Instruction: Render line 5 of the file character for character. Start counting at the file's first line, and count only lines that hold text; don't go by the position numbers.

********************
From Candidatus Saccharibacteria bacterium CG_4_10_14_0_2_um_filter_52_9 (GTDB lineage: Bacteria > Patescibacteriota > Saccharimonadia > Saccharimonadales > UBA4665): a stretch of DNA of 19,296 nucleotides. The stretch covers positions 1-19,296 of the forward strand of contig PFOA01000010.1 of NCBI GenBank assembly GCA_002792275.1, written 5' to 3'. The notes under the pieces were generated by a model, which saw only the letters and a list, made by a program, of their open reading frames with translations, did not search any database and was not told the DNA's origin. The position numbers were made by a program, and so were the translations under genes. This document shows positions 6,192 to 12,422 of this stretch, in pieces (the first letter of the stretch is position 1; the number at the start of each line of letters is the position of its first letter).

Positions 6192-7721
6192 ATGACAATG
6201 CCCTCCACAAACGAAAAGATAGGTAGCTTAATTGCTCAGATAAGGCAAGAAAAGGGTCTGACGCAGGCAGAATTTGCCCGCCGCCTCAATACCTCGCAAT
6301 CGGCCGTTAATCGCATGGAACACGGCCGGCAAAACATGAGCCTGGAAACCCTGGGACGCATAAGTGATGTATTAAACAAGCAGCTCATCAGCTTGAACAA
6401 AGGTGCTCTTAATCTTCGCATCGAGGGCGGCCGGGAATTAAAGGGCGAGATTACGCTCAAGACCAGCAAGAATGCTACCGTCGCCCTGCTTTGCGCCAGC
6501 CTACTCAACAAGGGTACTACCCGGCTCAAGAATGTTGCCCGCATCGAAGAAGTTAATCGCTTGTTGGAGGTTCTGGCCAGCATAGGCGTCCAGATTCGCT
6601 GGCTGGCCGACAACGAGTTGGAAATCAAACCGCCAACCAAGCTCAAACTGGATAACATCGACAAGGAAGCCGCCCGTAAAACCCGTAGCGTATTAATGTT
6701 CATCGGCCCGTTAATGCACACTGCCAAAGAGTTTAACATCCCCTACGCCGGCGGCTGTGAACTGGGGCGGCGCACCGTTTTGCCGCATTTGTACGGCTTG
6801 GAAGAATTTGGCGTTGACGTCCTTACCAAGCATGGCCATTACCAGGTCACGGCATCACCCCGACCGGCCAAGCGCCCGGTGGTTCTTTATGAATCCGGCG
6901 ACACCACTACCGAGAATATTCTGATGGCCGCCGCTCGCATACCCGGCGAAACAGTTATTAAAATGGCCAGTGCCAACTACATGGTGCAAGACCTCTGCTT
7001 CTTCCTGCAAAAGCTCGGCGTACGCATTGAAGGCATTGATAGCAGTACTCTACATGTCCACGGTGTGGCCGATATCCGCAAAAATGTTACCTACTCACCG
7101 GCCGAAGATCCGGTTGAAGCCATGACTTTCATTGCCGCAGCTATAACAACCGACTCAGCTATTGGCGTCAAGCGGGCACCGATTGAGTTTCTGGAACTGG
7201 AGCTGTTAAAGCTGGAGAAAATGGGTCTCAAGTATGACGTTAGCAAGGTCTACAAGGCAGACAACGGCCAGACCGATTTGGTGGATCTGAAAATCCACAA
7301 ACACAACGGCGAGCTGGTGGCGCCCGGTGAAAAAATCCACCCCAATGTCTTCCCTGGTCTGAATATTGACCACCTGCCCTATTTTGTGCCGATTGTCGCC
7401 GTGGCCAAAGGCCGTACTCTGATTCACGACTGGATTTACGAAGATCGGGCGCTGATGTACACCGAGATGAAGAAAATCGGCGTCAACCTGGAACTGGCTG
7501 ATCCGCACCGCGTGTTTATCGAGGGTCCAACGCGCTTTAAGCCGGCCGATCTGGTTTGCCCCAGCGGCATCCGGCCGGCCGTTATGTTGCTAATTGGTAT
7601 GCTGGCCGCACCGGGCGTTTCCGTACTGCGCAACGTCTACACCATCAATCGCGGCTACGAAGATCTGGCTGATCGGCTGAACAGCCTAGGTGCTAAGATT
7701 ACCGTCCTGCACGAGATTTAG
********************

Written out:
6301 CGGCCGTTAATCGCATGGAACACGGCCGGCAAAACATGAGCCTGGAAACCCTGGGACGCATAAGTGATGTATTAAACAAGCAGCTCATCAGCTTGAACAA